Jewish Priests (Kohanim) and Caring for the Dead

Although priests cannot have any contact with death, exceptions are made for their immediate relatives.

Commentary on Parashat Emor, Leviticus 21:1-24:23

Parashat Emor recounts the ritual laws that govern priests‘ behavior toward the dead. Priests are not to have any contact with death. Priests do not touch corpses nor can they be in the immediate presence of the dead. This means that priests do not attend funerals, go to the cemetery or care for the dead. The only exception is for their closest relations (parents, siblings, wives, and children).

Rabbi Joseph B. Soloveitchik teaches that for Judaism, the world is the scene of a cosmic battle of life against death. God creates life and loves it. Death is the enemy, the antithesis of God. The Temple, representing perfection and the pure presence of God, is totally devoted to life. Therefore, no form of death can enter the Temple. Human beings who come in contact with the dead can enter into the Temple only after they are purified, i.e., they are born again to life.

Achieving Tikkun Olam

Judaism is the religion of human partnership with God to achieve tikkun olam (repair of the world). Since God is completely on the side of life, Jews must be totally on the side of life. Ideally, every act should advance and nurture life and/or fight and reduce death. In this imperfect world, Jews compromise with death. We live with it, we treat its victims, we show honor to the dead by caring for and burying them.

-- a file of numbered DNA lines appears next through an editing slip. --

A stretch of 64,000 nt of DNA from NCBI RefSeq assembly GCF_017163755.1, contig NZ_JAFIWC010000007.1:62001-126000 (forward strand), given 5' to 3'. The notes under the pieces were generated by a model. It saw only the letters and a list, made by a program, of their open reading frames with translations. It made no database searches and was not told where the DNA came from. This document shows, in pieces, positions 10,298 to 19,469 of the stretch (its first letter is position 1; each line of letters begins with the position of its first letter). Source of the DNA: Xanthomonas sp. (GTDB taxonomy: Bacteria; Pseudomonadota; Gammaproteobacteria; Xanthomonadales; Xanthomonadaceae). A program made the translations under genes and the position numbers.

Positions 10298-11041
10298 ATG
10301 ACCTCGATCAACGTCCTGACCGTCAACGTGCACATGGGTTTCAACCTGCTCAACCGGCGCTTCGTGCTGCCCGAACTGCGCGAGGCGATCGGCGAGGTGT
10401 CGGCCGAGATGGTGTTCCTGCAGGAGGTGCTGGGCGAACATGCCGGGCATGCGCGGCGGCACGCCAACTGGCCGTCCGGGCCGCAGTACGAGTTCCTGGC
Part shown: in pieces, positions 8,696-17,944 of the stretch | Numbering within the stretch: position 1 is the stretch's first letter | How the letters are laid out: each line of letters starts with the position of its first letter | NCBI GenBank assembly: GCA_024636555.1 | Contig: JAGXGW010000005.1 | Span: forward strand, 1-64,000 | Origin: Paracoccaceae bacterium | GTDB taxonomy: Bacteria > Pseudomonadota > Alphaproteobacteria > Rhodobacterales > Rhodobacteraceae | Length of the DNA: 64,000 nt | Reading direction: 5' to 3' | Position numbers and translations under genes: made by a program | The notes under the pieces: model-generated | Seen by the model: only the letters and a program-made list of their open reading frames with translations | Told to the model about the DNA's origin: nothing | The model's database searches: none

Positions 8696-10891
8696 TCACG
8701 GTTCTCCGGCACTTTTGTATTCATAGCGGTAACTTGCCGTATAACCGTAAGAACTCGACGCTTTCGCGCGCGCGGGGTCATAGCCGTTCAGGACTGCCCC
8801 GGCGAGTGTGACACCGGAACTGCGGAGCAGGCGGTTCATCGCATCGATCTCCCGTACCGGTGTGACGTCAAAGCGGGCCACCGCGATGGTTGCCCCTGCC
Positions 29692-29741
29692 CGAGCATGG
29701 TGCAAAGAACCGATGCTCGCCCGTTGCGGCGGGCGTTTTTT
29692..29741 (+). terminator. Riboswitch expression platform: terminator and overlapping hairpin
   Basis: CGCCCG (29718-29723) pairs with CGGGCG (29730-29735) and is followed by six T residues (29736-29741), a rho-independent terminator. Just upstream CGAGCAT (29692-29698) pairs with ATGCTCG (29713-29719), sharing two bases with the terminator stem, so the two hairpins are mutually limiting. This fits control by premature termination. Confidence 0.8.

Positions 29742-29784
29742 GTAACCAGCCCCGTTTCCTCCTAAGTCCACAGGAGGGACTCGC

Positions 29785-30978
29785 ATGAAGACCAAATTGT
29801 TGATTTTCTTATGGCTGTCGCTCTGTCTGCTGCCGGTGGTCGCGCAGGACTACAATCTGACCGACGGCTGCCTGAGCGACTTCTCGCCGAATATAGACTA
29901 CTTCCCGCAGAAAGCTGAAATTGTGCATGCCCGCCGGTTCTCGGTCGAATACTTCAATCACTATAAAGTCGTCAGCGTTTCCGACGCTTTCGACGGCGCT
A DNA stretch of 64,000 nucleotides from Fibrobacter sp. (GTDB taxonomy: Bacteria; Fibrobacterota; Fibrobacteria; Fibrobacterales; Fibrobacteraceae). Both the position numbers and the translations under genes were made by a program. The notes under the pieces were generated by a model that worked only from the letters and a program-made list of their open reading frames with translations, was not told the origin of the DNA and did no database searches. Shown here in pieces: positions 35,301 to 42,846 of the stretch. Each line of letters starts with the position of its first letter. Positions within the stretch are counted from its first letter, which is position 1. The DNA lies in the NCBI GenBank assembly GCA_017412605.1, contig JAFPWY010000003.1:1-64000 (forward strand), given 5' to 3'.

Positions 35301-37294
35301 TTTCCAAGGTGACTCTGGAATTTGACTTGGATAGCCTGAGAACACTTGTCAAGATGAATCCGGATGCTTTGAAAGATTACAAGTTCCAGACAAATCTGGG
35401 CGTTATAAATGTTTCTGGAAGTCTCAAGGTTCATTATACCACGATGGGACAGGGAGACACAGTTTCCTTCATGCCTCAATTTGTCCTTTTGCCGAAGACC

READ: The Centrality of Honoring the Dead (Kavod Ha’met)

But priests are people totally dedicated to God. They work in the Temple, the place dedicated totally to God. By shunning contact with the dead, priests represent the fundamental Jewish opposition to death, the infinite commitment to work hard so life wins.

Why then are priests allowed — in fact commanded — to care and mourn for their immediate relatives? To insist that they have no contact with their loved ones in death would be inhumane. Prohibiting this care would uphold life by overruling the deep natural love the priest has for immediate family. Principles — even noble principles like treasuring life — cannot be upheld by dehumanization, by repudiating loved ones.

The priest represents the Jewish ideal of perfection. Some day when the world is perfect, all Jews will be priests to humanity (Exodus 19:6). Jews should advance life; every act, every moment of life should be devoted to the living. But the commitment to life must be built on love, mutual care and respect for family ties that bind and make us human. If we abandon family or repudiate intimacy — even for the sake of God or to advance life — we serve death, not life.

Provided by CLAL: The National Jewish Center for Learning and Leadership, a multi-denominational think tank and resource center.

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